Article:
THE BEETLES’ STORY (…continued – Part 11)

“Dad, they’re really furry and have lots of legs,” a young spider insists.

“What’s that about ‘lots of legs’” Dad queries.

“Eight of them.  They look a lot like spiders.”

“That’s impossible.”

“Come and look, Dad.”

“What have we here?” thunders Spidey, “A cross breed?  How repulsive!  Who the hell did you mate with, you dirty, disgusting, dysfunctional insect?”

Baby no 5 and 6 come out one straight after the other.

“Please, I beg you, don’t make a meal of them” an exhausted Redbeet begs.

“We don’t eat furry mutant species,” says Spidey, “whatever they are.  They resemble some type of spider; I’ll decide what to do with them when you’re finished with this giving birth of yours.”

“How are my babies doing?” Redbeet asks.

But she isn’t finished and she feels the urge to push again.  This time, another four youngsters come out almost simultaneously.  In all, eleven are born: there are four girls and seven boys.

“They’re cute and friendly, Dad” one of Spidey’s brood ventures.

“Don’t you get attached to them, they’re the enemy.  For now, we must satisfy our hunger”.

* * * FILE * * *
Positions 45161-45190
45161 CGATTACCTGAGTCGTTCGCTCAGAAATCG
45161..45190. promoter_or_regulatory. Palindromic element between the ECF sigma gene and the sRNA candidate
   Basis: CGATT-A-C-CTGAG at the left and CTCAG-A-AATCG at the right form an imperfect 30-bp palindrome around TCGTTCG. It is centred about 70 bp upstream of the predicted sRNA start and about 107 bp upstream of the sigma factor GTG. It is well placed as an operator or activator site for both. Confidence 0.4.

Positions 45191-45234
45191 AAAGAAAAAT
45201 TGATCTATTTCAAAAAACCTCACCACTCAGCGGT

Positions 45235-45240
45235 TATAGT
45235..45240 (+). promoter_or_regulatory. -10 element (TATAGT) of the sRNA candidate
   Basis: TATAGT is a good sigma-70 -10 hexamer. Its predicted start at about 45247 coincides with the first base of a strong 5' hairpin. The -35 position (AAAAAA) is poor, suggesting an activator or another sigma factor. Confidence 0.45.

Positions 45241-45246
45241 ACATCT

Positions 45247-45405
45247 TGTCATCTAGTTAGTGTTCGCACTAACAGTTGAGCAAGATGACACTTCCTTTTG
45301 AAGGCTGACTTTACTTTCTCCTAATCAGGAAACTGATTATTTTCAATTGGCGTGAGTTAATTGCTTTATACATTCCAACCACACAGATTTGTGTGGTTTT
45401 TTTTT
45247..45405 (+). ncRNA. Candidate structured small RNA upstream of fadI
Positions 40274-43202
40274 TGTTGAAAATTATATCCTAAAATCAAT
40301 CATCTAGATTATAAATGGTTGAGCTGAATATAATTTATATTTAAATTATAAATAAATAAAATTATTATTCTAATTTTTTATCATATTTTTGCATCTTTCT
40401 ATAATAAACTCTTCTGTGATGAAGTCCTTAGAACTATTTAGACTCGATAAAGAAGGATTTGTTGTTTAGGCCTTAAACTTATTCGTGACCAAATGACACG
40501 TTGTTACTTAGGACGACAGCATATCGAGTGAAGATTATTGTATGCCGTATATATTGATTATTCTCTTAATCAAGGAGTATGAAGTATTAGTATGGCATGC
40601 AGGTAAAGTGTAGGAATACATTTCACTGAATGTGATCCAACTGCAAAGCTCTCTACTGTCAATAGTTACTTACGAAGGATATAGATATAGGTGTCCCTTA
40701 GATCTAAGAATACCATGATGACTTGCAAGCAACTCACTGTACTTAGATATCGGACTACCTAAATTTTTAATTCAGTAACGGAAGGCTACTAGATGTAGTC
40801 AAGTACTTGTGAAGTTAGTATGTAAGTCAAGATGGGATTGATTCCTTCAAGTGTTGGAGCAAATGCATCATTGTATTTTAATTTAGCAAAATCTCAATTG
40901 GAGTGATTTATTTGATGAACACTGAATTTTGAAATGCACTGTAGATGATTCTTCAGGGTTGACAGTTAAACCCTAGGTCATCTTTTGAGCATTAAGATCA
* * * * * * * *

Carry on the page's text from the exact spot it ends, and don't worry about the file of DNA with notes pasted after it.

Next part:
“Are you feeling better?” Spidey asks Redbeet.

“I might have more coming, I can’t tell.”

“Your time is over,” a ruthless, knowing Spidey says.  “Children!” he yells, “on my order, take up ranks.”

Fifteen spiders line up, from smallest to tallest.  Amongst the youngest, five are crying.

“No emotions in the rank!” Spidey commands, “are you your father’s top spiders or not?”

To no avail, one spider breaks down and begins to cry its heart out.

“Spidey Jnr. no seven, haven’t you learned anything?  Are you sick?”

Spidey Jnr. no seven is unable to answer.

“Wait till I report this to your Mum,” Spidey threatens.

But the young spider has lost control and is inconsolable.

“Get up and look me in the eye!” Spidey blasts.

At last, Spidey Jnr. no seven gets up, tears still streaming, barely able to contain its sorrow.

“Speak or be gone!” Spidey demands.


“I’m listening.”

“I don’t think we should eat Redbeet.”

“Oh, that’s what it is, is it?  And who might you think you are?  None of my sons and daughters is to give an opinion until it is fully grown and has matured enough to feed itself alone in the wilderness.  It’s the rule of nature.  I teach, you obey.”

To be continued…


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